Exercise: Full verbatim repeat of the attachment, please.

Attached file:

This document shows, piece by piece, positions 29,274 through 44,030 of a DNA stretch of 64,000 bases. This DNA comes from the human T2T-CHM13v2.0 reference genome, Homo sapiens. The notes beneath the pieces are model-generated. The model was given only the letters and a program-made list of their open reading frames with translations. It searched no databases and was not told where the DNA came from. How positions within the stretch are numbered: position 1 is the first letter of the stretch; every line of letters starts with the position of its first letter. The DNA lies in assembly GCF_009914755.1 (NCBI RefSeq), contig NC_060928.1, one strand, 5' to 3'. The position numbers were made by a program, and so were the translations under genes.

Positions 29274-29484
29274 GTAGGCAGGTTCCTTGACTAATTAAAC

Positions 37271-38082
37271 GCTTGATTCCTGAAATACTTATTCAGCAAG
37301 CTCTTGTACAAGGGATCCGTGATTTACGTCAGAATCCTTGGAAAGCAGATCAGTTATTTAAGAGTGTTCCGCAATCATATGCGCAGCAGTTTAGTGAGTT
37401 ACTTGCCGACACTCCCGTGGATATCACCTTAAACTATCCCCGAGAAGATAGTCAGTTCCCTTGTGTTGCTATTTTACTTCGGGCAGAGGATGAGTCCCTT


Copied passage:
This document shows, piece by piece, positions 29,274 through 44,030 of a DNA stretch of 64,000 bases. This DNA comes from the human T2T-CHM13v2.0 reference genome, Homo sapiens. The notes beneath the pieces are model-generated. The model was given only the letters and a program-made list of their open reading frames with translations. It searched no databases and was not told where the DNA came from. How positions within the stretch are numbered: position 1 is the first letter of the stretch; every line of letters starts with the position of its first letter. The DNA lies in assembly GCF_009914755.1 (NCBI RefSeq), contig NC_060928.1, one strand, 5' to 3'. The position numbers were made by a program, and so were the translations under genes.

Positions 29274-29484
29274 GTAGGCAGGTTCCTTGACTAATTAAAC

Positions 37271-38082
37271 GCTTGATTCCTGAAATACTTATTCAGCAAG
37301 CTCTTGTACAAGGGATCCGTGATTTACGTCAGAATCCTTGGAAAGCAGATCAGTTATTTAAGAGTGTTCCGCAATCATATGCGCAGCAGTTTAGTGAGTT
37401 ACTTGCCGACACTCCCGTGGATATCACCTTAAACTATCCCCGAGAAGATAGTCAGTTCCCTTGTGTTGCTATTTTACTTCGGGCAGAGGATGAGTCCCTT